Introduction To Yoga Vashisht
My sincere thanks to J. Muir, whose Poems I have quoted in these pages, from his well known Metrical Translations, of the Sanskrit Writers, and also to Irene Ward, Grace Curtis and Clare Mc Kinney for their wonderful help in the revision of this volume.
We have two Yoga Vashishts, one going under the name great, the other small. This is the small book; both hooks are the work of the Rishi Vashisht, and it is the book for those who are seeking truth but not for the ignorant. It is the best book on wisdom and gives seven states of wisdom by understanding the liberation easily to be attained, and it also gives us the seven states of ignorance. It gives spiritual food for those who hunger. "No one can miss the God consciousness within," Swami Ram Tritha once said. It is true and I agree with the Swami. It is the best work for self realization. In it, one will find the answer to, who created this universe; the cause of and how to cure diseases. It reveals the mastery of the Kundalini, the Mother of the Universe, and her power; how to perform levitation, and the secret of the long lived Yogi. How to master mind, and control matter and all the miseries of the world. In the story of Bali, it gives us encouragement and faith, that even a great egoist can attain liberation,—the goal of the Yogi or the truth seeker.
More than a year ago, I was at Los Angeles and for the first time, heard that the truth seekers were searching for this book.
Many asked if I would get some copies of it, for them. I wrote to India and also tried here, but was unable to find a copy. I then advertised in Europe but could not find it there.
A student of mine, in Los Angeles, brought a copy to my class but the owner refused to part with it, even when offered thirty dollars. I then decided to translate this work for the truth-seeker.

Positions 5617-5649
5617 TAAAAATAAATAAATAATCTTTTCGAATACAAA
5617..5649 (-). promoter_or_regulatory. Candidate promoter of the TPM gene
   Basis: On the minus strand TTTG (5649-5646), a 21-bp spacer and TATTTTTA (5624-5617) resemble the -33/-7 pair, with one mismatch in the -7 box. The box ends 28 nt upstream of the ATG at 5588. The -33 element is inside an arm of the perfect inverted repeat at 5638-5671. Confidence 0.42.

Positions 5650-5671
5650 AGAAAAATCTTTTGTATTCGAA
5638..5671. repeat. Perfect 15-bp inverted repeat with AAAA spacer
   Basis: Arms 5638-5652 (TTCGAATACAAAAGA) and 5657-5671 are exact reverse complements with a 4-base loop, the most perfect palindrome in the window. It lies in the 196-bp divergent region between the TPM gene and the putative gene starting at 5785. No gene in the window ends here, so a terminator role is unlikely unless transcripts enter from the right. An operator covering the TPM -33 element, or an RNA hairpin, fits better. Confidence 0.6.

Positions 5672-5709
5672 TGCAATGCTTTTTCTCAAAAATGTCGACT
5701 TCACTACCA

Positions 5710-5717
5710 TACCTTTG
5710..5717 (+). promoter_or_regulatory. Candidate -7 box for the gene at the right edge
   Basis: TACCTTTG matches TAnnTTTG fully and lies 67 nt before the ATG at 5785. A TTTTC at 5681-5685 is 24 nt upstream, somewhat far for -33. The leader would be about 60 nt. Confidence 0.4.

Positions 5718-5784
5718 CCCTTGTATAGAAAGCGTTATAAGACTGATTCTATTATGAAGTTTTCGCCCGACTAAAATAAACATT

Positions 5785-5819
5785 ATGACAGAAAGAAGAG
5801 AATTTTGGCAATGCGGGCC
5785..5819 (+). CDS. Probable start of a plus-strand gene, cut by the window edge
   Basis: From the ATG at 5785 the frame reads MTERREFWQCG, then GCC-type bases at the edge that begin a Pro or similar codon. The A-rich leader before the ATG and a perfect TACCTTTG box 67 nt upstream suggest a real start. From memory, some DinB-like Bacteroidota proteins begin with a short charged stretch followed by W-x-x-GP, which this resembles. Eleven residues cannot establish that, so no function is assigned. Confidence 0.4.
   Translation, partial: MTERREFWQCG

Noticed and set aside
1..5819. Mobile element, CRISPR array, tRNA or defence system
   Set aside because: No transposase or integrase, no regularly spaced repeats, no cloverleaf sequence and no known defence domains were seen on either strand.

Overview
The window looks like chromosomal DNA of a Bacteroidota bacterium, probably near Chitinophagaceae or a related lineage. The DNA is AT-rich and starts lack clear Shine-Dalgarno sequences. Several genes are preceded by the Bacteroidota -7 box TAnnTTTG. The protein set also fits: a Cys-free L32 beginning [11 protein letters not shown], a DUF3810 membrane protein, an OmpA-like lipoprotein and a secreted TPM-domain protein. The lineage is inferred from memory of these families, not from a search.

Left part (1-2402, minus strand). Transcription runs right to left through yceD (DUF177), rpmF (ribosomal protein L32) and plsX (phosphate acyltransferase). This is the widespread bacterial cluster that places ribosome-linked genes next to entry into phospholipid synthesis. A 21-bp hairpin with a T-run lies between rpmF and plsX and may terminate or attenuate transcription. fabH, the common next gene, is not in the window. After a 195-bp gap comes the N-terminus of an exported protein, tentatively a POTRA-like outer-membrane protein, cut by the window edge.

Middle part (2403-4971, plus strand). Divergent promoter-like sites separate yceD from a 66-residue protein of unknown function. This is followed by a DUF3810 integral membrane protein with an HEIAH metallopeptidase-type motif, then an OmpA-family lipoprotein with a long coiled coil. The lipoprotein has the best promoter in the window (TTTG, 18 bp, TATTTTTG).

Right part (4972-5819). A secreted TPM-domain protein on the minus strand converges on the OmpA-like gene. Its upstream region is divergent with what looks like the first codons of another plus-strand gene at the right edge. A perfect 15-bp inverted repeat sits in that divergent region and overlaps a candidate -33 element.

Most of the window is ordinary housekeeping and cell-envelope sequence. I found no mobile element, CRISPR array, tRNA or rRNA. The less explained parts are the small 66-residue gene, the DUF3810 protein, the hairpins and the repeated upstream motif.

The reader will find this work contains the records of spiritual truths, the secret doctrine or eternal teaching of the Munis and Rishis, of India.
The ideals are wonderfully clear. They always begin on the gross and gradually take the student to a higher and finer stage of self realization. They do that because the thought, at first, is undeveloped, but step by step becomes finer and finer.
The Hindus in their attempt to find a solution to the problems of life and death in the external world, failed, as the nations of the West do to-day. They found that the senses could not help them in the problems of life, therefore, they gave up the external world and turned their attentions upon the internal. They gave all their time to the study of the Atma, which gave them finally, the solution of the problems of life and death. Their teachings give us a glimpse of the Atma that is the Absolute. They found that the individual soul is no other than the Brahma, Himself.
Those readers who will follow closely the teachings of this work and concentrate upon them will surely reach the goal "where the sun cannot shine, nor the moon nor the stars—the lightning cannot illumine, how can they? For when the Self shines, all shine."
I have put here the way my Master taught me about this work, for the benefit of the truth-seeker.
It is the guidance for the daily life. The work of the Great Master, who has it made so very easy, by illustrations.
Suggestions for Further Reading
- Title Page and Front Matter
- Sri Ram, the Truth Seeker
- How the Wise Ought to Live
- How Suka Attained Highest State of Bliss
- The Way to Blessed Liberation
- Creation of the Universe
- Queen Chundalai, The Great Yogin
- The Great Egoist—Bali'
- King Janak
- How Suragho, the King of Hunters, attained realization of self'
- The Long-Lived Yogi and the Secret of His Longevity
- The Goal of the Yogi and Levitation'
- How to Live
- India's message to other Countries
- Essays On Dharma
- Esoteric Mystic Hinduism
- Introduction to Hinduism
- Hindu Way of Life
- Essays On Karma
- Hindu Rites and Rituals
- The Origin of The Sanskrit Language
- Symbolism in Hinduism
- Essays on The Upanishads
- Concepts of Hinduism
- Essays on Atman
- Hindu Festivals
- Spiritual Practice
- Right Living
- Yoga of Sorrow
- Mental Health
- Concepts of Buddhism
- General Essays
To bar the student's progress; Life is brief;
Whatever, then, in books is best and chief.
The essence, kernel—that attracts the wise.
J. Muir—Metrical Translation.
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